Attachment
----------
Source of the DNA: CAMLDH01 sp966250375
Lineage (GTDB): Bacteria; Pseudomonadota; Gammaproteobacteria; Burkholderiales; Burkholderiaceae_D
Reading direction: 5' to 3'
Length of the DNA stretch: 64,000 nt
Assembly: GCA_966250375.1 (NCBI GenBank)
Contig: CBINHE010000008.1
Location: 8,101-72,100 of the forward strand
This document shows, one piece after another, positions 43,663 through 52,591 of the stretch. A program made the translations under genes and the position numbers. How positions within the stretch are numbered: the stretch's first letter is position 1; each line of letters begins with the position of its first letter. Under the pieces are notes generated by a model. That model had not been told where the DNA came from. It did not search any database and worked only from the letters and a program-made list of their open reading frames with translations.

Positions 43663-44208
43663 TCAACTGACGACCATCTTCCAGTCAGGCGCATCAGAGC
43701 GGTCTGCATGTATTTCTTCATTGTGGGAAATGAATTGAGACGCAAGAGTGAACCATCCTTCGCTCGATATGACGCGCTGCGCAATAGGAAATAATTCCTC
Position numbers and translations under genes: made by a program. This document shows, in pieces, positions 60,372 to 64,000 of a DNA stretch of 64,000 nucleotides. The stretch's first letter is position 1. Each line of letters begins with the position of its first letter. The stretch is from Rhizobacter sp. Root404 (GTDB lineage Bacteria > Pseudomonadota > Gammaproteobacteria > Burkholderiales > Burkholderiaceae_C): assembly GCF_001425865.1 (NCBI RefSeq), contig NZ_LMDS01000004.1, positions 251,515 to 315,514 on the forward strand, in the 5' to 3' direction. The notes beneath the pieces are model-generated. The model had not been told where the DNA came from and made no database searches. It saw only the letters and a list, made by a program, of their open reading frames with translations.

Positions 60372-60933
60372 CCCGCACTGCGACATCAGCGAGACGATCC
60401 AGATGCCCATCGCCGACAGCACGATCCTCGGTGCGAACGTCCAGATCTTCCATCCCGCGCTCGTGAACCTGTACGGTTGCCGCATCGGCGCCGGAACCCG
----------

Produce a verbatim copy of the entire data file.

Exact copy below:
Source of the DNA: CAMLDH01 sp966250375
Lineage (GTDB): Bacteria; Pseudomonadota; Gammaproteobacteria; Burkholderiales; Burkholderiaceae_D
Reading direction: 5' to 3'
Length of the DNA stretch: 64,000 nt
Assembly: GCA_966250375.1 (NCBI GenBank)
Contig: CBINHE010000008.1
Location: 8,101-72,100 of the forward strand
This document shows, one piece after another, positions 43,663 through 52,591 of the stretch. A program made the translations under genes and the position numbers. How positions within the stretch are numbered: the stretch's first letter is position 1; each line of letters begins with the position of its first letter. Under the pieces are notes generated by a model. That model had not been told where the DNA came from. It did not search any database and worked only from the letters and a program-made list of their open reading frames with translations.

Positions 43663-44208
43663 TCAACTGACGACCATCTTCCAGTCAGGCGCATCAGAGC
43701 GGTCTGCATGTATTTCTTCATTGTGGGAAATGAATTGAGACGCAAGAGTGAACCATCCTTCGCTCGATATGACGCGCTGCGCAATAGGAAATAATTCCTC
Position numbers and translations under genes: made by a program. This document shows, in pieces, positions 60,372 to 64,000 of a DNA stretch of 64,000 nucleotides. The stretch's first letter is position 1. Each line of letters begins with the position of its first letter. The stretch is from Rhizobacter sp. Root404 (GTDB lineage Bacteria > Pseudomonadota > Gammaproteobacteria > Burkholderiales > Burkholderiaceae_C): assembly GCF_001425865.1 (NCBI RefSeq), contig NZ_LMDS01000004.1, positions 251,515 to 315,514 on the forward strand, in the 5' to 3' direction. The notes beneath the pieces are model-generated. The model had not been told where the DNA came from and made no database searches. It saw only the letters and a list, made by a program, of their open reading frames with translations.

Positions 60372-60933
60372 CCCGCACTGCGACATCAGCGAGACGATCC
60401 AGATGCCCATCGCCGACAGCACGATCCTCGGTGCGAACGTCCAGATCTTCCATCCCGCGCTCGTGAACCTGTACGGTTGCCGCATCGGCGCCGGAACCCG